Forums Provide a Balanced Perspective on Policies and Procedures of Consumer-Friendly Overdraft Programs

In the last issue of The Floyd Report, we announced our efforts, in conjunction with Washington D.C.-based Morrison Foerster LLP, to provide the Consumer Financial Protection Bureau (CFPB) with a balanced look at how transparent overdraft programs can benefit informed account holders. Through a series of overdraft policy information forums and surveys, we conducted an in-depth review of how more than 50 credit unions and banks manage their overdraft privilege services.

Based on the responses we received from these institutions, many of which are located in rural areas, we have identified details related to patterns of overdraft use and how account holders are affected by practices and factors that the CFPB has identified as concerning.

In this first report of our two-part series, we will focus on information we received regarding:

  • the patterns of overdraft program use;
  • posting order that increases consumer costs; and
  • opt-in rates based on misleading statements and excessive pressure.

 

Who are overdraft users?

First of all, there appear to be two distinct patterns of overdraft use: consumers who use the program occasionally—and in many cases inadvertently—and those who regularly rely on overdrafts to meet their near-term liquidity needs.

Occasional users generally do not plan to incur overdrafts. Many do so because they have not kept track of their account balances or have made mistakes reconciling their account. Or, they intentionally overdraw their account in order to make payments that they consider important and that they expect to cover with a deposit in the near future.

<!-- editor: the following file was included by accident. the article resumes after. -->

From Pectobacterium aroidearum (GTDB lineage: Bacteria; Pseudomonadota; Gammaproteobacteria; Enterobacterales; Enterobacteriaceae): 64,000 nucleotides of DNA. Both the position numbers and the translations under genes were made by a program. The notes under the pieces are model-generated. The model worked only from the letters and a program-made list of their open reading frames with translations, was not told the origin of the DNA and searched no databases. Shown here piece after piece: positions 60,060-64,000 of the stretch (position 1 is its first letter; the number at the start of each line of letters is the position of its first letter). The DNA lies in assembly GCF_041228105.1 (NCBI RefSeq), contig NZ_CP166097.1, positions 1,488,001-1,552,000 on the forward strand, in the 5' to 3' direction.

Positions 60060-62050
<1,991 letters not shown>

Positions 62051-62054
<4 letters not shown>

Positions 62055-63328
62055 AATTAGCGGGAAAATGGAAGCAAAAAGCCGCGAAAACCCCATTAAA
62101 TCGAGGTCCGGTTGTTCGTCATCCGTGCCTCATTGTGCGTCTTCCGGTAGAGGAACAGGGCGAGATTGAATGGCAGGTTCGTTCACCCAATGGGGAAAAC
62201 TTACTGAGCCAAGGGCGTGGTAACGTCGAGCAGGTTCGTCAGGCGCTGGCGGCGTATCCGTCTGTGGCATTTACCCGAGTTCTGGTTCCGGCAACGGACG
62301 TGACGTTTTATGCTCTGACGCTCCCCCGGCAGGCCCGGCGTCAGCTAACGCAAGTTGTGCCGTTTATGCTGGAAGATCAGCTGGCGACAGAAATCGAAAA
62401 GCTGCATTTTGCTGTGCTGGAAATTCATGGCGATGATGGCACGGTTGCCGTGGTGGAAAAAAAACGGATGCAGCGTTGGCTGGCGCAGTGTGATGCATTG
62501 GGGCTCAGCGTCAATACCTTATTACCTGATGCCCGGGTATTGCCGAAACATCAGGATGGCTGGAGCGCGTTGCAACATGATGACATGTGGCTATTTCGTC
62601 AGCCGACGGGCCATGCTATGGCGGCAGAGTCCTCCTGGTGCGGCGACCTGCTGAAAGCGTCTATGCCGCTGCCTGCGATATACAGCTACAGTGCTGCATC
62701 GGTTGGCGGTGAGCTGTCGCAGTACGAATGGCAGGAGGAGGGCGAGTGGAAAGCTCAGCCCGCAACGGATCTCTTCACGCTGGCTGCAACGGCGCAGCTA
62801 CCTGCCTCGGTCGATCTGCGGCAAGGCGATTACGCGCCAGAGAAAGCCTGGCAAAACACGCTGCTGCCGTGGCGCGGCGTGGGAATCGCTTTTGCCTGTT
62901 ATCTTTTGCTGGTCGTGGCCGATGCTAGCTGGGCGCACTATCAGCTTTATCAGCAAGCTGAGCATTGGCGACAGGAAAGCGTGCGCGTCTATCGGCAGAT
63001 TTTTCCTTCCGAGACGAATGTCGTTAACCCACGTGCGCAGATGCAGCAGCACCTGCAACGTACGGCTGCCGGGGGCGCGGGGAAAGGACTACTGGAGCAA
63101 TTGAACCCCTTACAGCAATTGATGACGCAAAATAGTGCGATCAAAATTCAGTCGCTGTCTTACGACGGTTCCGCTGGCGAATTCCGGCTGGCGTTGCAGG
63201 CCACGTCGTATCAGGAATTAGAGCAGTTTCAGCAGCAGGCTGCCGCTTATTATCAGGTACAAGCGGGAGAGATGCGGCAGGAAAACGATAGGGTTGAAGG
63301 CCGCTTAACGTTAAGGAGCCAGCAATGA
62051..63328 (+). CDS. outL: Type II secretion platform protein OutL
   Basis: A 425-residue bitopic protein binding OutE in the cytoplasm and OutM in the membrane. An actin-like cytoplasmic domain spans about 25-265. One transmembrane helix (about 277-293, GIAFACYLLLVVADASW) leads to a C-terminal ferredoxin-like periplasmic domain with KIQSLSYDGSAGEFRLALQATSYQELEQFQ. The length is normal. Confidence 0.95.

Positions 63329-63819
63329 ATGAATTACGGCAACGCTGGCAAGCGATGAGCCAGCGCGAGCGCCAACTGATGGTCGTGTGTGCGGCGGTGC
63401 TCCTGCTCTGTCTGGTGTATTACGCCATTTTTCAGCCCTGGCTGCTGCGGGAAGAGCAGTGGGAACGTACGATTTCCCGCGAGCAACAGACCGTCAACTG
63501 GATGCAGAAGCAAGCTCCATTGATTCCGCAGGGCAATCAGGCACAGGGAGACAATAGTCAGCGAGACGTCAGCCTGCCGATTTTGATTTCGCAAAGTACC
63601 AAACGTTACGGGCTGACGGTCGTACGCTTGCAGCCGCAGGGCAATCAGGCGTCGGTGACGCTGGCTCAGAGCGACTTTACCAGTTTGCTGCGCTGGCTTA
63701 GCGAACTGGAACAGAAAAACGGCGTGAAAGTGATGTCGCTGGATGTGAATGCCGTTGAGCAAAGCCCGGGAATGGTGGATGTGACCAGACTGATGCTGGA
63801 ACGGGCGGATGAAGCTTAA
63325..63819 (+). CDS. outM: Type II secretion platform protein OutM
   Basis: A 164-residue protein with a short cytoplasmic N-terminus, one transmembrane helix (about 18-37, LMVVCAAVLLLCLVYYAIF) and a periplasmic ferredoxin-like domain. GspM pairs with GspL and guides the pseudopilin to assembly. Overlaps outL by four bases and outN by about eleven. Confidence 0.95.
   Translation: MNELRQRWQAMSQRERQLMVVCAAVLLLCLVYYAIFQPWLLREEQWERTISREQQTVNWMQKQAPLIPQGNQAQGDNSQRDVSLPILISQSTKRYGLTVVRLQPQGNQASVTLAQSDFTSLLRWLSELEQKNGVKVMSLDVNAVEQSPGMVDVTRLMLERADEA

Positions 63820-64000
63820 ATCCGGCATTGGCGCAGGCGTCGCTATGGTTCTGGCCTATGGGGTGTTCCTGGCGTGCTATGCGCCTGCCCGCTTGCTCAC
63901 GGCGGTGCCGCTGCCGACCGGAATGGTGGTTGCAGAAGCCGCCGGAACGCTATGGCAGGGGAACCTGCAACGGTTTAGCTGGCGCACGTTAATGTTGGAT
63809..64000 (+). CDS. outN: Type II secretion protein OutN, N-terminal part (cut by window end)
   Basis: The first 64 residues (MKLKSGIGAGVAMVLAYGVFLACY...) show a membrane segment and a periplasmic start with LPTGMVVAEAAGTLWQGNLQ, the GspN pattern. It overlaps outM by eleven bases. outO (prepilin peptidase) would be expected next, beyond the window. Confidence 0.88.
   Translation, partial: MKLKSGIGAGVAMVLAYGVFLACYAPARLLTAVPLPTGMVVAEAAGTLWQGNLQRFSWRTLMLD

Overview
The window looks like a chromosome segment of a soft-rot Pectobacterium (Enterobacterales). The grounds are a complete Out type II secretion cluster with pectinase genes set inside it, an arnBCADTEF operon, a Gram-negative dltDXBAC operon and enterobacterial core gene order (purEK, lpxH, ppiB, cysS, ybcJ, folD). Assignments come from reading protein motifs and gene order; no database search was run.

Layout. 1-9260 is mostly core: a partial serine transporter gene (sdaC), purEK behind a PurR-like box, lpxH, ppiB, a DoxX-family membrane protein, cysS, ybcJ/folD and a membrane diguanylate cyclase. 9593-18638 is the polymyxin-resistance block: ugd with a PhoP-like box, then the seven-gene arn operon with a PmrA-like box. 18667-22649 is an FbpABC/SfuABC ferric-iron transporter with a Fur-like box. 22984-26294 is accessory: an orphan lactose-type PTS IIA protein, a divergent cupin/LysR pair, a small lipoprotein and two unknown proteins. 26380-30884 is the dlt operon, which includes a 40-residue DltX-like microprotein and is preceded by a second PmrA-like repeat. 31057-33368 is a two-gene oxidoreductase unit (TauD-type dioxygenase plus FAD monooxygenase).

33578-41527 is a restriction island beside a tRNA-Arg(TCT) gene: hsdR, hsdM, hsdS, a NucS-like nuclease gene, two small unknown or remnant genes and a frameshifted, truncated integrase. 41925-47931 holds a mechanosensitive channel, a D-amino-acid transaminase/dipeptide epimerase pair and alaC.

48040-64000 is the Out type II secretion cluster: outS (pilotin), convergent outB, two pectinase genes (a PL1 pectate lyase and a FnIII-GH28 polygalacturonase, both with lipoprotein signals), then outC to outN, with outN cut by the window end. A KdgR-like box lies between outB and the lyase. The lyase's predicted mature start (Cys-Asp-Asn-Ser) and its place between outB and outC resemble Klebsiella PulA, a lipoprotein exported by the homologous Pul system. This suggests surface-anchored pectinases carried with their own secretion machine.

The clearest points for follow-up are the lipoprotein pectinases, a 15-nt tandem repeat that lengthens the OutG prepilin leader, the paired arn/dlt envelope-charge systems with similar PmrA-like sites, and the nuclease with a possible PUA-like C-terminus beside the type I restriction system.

Because they do not incur frequent overdrafts, this group is less likely to understand their financial institution’s overdraft practices. This includes some individuals who have incurred significant overdraft fees for debit card and ATM transactions because they were relying on their financial institution to reject these transactions if they would lead to an overdraft. This group represents only about 15 percent of the overdrafts incurred at credit unions and banks using Overdraft Privilege.

On the other hand, consumers who regularly overdraw their accounts incur about 85 percent of the overdrafts at financial institutions using Overdraft Privilege. These account holders do not appear to have a liquidity cushion to rely on and need liquidity in the form of overdrafts to manage their expenses on a regular basis. These overdraft program users often have low or moderate incomes, but regular overdraft use is by no means limited to low or  moderate income consumers. These account holders generally have a clear understanding of overdraft services and the associated costs, and appear to choose to incur overdrafts rather than use other alternatives—such as deferring the payment of bills or the use of payday loans to manage their cash flows—based on convenience, cost and, in some cases, effect on their credit history.

All of the institutions participating in our study indicated that they have policies and procedures specifically designed to manage the risk associated with excessive overdraft use. Most of the respondents regularly counsel account holders about how to avoid overdraft fees. However, many explained that account holders are often offended by such outreach efforts and indicate that they are aware of the costs associated with using overdraft services.